Determinants of caregivers' use and adoption of household water chlorination: A qualitative study with peri-urban communities in the Peruvian Amazon

Jessica D. Rothstein, Elli Leontsini, Maribel Paredes Olortegui, Pablo Peñataro Yori, Pamela J. Surkan, Margaret Kosek

Research output: Contribution to journalArticlepeer-review

Abstract

The gap between the efficacy and the effectiveness of household water treatment in reducing diarrhearelated morbidity indicates the need for a better understanding of the determinants of long-term behavior change. To explore the barriers to drinking water chlorination in the Peruvian Amazon, where diarrhea is endemic among under-5 children, we conducted qualitative research with 23 caregivers from peri-urban communities of Iquitos, Peru. Our inquiry drew on the Transtheoretical Model of behavior change and the Integrated Behavioral Model for Water, Sanitation, and Hygiene to identify the most relevant contextual, psychosocial, and technological determinants of initial action and longterm adoption of chlorination. Our findings suggest that the decision to try out this practice resulted from the combined effect of knowledge of chlorination benefits and product availability and affordability. Progress from action to adoption was influenced by caretakers' understanding of dosage, the packaging of chlorine products, knowledge and skills for multipurpose laundry bleach, the taste of treated water, and reinforcement. This analysis suggests that a focus on these determinants and the household domain may help to improve the sustainability of future intervention efforts.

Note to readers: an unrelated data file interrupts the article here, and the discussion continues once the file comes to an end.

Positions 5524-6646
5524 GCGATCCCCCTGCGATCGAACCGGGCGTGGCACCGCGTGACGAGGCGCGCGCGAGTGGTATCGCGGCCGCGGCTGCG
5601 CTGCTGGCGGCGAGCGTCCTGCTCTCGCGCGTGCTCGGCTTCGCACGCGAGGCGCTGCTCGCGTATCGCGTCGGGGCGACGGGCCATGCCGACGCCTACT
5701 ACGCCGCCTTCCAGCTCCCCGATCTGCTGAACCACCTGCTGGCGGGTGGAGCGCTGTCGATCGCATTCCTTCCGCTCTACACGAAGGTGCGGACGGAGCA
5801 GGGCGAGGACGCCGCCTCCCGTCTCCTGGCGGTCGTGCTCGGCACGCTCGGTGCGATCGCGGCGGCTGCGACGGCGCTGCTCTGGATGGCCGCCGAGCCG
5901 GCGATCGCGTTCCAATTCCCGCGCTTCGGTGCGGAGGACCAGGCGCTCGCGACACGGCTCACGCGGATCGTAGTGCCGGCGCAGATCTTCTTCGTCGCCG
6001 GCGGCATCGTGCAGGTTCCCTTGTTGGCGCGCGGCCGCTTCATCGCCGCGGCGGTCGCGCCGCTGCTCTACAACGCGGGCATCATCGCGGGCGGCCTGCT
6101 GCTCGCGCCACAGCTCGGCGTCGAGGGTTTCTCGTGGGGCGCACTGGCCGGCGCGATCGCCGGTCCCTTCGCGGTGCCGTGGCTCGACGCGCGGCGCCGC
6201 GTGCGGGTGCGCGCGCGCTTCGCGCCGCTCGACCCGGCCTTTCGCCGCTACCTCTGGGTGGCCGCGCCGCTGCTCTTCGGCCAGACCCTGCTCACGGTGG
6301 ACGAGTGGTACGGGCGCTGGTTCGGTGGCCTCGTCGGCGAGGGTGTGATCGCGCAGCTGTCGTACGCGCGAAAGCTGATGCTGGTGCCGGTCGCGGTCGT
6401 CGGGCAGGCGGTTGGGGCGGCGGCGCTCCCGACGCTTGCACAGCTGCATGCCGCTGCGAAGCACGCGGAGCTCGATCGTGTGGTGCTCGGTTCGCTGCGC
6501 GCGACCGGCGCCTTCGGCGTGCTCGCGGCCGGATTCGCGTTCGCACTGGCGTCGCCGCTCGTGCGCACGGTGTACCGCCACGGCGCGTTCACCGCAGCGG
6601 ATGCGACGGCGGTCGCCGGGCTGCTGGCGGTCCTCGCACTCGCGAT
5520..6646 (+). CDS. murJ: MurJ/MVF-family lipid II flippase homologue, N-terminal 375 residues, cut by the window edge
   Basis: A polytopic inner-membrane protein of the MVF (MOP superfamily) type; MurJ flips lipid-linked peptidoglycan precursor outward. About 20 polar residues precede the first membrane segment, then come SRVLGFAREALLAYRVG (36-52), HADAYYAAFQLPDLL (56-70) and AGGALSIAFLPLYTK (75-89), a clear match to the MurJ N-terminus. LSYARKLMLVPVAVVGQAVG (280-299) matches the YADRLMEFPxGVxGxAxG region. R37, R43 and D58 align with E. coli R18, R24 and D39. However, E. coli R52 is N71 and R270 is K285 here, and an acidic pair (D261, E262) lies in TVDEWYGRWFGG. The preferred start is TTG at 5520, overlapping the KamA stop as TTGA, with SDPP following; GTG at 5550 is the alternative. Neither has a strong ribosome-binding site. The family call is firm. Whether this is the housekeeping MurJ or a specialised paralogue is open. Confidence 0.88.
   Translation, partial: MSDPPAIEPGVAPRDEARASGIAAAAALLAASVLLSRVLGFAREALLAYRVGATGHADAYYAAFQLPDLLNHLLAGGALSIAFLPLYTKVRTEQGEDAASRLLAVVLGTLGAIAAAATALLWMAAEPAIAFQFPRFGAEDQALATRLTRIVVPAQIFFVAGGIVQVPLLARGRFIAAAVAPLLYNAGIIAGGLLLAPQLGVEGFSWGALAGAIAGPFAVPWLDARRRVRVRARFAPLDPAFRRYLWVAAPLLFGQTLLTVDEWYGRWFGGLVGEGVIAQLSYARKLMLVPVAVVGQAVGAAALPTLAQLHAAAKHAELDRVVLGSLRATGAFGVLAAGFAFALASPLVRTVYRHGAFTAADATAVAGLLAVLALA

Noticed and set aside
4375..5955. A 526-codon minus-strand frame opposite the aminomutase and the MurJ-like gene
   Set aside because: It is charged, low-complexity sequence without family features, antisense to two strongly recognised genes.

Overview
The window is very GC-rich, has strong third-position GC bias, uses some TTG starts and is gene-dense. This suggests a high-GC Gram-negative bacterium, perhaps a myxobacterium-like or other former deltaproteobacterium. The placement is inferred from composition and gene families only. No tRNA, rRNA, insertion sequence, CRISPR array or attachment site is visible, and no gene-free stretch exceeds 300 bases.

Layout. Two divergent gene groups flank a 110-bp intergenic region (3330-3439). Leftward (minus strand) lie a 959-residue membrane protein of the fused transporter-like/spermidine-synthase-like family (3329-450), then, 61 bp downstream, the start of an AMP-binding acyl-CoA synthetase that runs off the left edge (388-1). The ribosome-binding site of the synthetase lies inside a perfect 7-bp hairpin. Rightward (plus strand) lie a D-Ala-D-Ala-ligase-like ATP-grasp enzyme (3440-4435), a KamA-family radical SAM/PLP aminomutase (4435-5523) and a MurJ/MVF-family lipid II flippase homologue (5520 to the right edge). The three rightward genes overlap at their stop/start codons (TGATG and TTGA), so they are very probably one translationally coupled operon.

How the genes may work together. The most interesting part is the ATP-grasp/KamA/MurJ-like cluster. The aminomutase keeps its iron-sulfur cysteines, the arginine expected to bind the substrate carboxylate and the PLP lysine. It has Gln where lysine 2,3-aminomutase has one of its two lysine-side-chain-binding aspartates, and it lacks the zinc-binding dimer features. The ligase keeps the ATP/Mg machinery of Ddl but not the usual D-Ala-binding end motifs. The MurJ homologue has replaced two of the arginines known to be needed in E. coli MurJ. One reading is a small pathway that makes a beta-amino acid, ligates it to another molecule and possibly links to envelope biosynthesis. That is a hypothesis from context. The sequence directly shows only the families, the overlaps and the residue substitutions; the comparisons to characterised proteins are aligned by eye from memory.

Original languageEnglish (US)
Pages (from-to)626-635
Number of pages10
JournalAmerican Journal of Tropical Medicine and Hygiene
Volume93
Issue number3
DOIs
StatePublished - Sep 1 2015

ASJC Scopus subject areas

  • Parasitology
  • Virology
  • Infectious Diseases

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